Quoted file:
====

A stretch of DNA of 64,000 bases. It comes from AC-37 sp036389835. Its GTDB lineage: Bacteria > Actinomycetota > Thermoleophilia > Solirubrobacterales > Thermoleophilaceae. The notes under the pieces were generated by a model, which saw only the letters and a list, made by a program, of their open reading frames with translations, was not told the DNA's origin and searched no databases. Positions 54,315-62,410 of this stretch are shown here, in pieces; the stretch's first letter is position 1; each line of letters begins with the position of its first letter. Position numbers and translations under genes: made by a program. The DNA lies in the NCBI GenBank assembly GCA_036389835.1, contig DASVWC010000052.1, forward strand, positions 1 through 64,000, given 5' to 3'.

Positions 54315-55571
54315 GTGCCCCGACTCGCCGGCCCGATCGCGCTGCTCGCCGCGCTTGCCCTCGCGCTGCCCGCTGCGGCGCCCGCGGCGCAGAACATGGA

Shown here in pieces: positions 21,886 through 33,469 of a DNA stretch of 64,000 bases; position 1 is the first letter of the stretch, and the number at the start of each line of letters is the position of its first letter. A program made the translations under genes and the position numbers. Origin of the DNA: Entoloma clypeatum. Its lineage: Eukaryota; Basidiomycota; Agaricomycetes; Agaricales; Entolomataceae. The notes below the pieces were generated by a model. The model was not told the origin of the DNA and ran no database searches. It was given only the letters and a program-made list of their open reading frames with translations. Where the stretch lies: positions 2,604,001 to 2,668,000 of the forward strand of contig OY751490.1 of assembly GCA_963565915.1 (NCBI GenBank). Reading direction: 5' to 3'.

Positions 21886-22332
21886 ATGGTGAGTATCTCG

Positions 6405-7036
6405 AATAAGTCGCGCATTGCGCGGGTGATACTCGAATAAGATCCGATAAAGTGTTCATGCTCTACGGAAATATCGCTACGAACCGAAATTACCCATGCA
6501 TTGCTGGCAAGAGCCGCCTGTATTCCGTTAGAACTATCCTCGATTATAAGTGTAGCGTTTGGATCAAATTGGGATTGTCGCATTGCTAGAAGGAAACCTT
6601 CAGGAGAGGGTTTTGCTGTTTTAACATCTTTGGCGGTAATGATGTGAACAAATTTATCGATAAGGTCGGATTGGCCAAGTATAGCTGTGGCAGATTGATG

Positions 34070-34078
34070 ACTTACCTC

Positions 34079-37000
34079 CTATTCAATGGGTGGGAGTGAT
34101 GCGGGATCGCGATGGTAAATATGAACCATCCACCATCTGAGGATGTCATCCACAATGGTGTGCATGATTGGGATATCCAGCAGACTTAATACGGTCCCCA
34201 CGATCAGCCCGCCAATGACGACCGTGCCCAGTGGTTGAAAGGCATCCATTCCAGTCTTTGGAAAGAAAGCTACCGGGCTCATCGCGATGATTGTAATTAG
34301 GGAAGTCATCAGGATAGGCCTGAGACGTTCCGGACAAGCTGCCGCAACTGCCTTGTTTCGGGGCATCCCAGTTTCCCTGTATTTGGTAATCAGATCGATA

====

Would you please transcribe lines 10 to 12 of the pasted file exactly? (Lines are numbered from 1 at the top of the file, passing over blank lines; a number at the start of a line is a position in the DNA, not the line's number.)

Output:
6601 CAGGAGAGGGTTTTGCTGTTTTAACATCTTTGGCGGTAATGATGTGAACAAATTTATCGATAAGGTCGGATTGGCCAAGTATAGCTGTGGCAGATTGATG

Positions 34070-34078
34070 ACTTACCTC